Weather conditions for the morning were as predicted…a “Go”, so the crew went about their duties accordingly. Geoff, Julie and Colleen left for the pen a little earlier than usual to clean up the mess made the morning before by the “Visual Barrier Terrorists”…a sinister organization of two; one zombie slayer and one white haired desperado who never met a visual barrier he didn’t like.
Their mission. to place additional visual barriers around the pen to compensate for the action of the high winds which blew the trees naked of leaves and robbed the crane pen of its cover. And though the next day’s forecast whispered, “Hey , why bother – you guys will be out of here tomorrow,”we could hear within that voice the familiar tone of the fates setting us up for another smack with the whammy stick. So we set up the panels knowing if we did, the fates would release us and if we didn’t, they would hold us here for several more days during which we would listen to the winds howl and kick ourselves for being played for suckers yet again.
Soon the trike was revving at the pen as Geoff and Julie pulled open the gates. But the chicks just stood there with a puzzled expression, perhaps longing for the privacy of the visual barriers. Then, as if suddenly remembering the game, they launched from the pen…all but Curly….ah, I mean #4 who was standing on the other side of the plastic crane decoy waiting for IT to launch.
Curly mastered the fine art of confusion at an early age, and in fact hatched with a question mark hanging over his head. But time and tide wait for no trike, and trying to stop a launch once it has begun is like trying to recall a bullet, so off we went, the five chicks and I.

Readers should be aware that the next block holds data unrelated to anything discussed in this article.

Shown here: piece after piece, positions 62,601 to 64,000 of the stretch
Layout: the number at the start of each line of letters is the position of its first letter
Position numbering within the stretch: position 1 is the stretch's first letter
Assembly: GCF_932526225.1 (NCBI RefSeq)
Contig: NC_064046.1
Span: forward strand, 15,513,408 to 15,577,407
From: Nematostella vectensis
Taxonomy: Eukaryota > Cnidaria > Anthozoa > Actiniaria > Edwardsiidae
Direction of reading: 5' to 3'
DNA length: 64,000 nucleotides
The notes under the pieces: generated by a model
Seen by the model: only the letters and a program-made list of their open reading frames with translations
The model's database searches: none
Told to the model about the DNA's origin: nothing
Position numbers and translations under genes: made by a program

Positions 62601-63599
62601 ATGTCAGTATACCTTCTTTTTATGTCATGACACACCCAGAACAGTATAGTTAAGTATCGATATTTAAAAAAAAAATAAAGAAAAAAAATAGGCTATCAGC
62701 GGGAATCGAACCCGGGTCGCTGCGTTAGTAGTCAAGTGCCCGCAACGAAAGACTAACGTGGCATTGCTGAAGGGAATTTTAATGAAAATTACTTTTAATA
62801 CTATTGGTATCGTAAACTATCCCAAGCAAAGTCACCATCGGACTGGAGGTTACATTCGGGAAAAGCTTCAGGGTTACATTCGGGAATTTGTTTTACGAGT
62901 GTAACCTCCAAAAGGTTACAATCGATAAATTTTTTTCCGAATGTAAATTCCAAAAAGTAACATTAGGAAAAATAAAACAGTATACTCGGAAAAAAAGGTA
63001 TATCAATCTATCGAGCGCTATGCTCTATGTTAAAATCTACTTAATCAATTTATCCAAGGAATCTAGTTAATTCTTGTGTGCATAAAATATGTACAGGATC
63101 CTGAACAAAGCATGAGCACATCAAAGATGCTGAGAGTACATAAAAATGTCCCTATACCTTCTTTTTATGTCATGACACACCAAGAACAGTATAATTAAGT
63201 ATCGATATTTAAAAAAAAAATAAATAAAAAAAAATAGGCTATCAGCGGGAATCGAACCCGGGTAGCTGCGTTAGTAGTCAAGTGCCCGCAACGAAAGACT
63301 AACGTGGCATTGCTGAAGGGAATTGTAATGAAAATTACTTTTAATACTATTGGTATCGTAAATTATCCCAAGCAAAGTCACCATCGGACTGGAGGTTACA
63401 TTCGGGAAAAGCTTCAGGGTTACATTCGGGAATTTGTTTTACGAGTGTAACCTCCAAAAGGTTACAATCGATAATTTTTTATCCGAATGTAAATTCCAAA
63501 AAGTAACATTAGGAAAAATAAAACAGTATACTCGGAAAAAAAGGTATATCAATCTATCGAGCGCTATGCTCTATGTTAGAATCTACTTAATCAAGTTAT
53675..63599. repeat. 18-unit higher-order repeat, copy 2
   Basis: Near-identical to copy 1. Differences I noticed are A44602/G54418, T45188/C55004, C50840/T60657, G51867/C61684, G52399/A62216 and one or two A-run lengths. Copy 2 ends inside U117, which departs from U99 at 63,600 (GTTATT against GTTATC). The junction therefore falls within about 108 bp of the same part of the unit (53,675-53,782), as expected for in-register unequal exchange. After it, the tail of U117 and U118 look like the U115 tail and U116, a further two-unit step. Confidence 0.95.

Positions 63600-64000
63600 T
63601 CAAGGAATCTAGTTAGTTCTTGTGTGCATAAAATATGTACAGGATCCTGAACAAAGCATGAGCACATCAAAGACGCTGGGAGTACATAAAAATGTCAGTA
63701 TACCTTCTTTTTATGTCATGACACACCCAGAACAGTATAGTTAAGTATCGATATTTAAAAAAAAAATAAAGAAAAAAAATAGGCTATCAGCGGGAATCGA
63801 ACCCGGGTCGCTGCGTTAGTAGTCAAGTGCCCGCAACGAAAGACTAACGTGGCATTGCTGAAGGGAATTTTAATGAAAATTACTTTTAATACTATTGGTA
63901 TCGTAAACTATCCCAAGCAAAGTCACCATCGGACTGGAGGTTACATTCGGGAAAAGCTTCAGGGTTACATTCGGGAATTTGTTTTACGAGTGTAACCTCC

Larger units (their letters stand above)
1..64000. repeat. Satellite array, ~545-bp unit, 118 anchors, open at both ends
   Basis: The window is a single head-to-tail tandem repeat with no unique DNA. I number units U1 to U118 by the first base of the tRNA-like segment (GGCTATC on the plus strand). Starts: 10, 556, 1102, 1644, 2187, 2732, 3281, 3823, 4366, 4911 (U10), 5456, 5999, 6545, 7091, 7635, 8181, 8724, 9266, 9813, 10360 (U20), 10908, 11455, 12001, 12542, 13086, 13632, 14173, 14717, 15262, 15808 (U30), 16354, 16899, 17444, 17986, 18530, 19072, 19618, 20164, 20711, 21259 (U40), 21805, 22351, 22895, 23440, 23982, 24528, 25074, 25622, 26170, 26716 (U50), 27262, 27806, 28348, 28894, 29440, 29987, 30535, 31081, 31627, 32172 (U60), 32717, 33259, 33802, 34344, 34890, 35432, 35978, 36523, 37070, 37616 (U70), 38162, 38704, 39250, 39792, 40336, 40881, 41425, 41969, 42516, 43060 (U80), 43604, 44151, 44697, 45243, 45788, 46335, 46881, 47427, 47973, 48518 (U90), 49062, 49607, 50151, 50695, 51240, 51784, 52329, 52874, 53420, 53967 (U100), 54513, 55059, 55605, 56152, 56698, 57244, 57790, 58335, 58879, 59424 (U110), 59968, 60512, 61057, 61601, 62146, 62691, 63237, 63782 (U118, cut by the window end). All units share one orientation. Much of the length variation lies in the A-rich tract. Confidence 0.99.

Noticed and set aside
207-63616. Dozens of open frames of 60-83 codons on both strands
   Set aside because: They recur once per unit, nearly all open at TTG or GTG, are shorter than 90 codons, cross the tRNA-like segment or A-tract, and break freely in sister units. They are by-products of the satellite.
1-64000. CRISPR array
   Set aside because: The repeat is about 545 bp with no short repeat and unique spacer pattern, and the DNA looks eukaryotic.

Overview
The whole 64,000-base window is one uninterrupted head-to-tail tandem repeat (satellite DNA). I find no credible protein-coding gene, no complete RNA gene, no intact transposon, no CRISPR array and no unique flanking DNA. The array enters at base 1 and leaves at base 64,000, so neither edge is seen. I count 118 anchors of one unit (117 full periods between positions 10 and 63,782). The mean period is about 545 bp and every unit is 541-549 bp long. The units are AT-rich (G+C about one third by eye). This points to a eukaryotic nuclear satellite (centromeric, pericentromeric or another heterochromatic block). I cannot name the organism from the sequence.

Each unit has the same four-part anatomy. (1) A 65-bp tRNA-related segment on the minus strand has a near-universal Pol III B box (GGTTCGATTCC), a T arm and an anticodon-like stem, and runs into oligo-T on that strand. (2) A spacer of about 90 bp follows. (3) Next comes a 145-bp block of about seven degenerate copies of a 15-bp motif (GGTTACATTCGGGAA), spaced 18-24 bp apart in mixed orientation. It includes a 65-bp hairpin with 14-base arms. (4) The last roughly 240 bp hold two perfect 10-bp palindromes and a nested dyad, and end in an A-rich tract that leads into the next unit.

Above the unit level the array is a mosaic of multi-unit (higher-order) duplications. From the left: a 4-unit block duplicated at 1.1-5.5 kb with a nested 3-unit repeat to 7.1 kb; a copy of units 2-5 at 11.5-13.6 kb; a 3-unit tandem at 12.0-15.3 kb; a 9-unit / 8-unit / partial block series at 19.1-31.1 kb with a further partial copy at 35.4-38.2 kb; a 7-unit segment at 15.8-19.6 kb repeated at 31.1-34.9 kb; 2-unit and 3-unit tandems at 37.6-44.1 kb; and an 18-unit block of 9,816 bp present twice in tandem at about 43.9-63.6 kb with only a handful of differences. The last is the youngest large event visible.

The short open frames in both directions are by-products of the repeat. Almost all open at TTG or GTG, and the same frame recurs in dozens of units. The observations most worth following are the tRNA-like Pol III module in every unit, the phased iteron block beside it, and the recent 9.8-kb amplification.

Our confused little fellow also followed, but was late and soon was a ways back. Then the sound of another trike behind him sent him into a further state of confusion, but Richard soon picked him up as the rest of us headed up and on course.
This is my favorite leg of the migration because it is one of transition….southern Wisconsin and a landscape of swirls and eddies, where the straight line is sacrilege, and the land rests upon the earth like an unmade bed covered by a quilt of mesmerizing color, morphing eventually into the beginning of Illinois, the land of “flat”, where the right angle rules and its attendant lines checkerboard all that lies this side of the horizon.
Sadly for me, the thick grey overcast muted the sun’s ability to ignite the fall colors and give life to the usual game of hide and seek played by light and shadow down in the folds and creases of the below. But there is joy in the act of going, and soon the chicks absorbed my focus. They have worked out their parts in this drama and perform them dutifully. They are in the airm, as they are on the ground, characters.
A benevolent tailwind and cold temperatures made the flight an easy one and soon we were again on solid ground, birds in the pen and trikes safely hangared and the warm friendship of our hosts made short work what was left of our lingering chill. If the rest of the migration goes this easily, the biggest challenge for me will be to point the web cam in the right direction. But then, direction has always been my problem. Visual barrier…anyone??????
Photo compliments of Anne Saeman who captured Richard flying overhead with his solo companion #4 who was late out of the gate at the Green County, WI pen.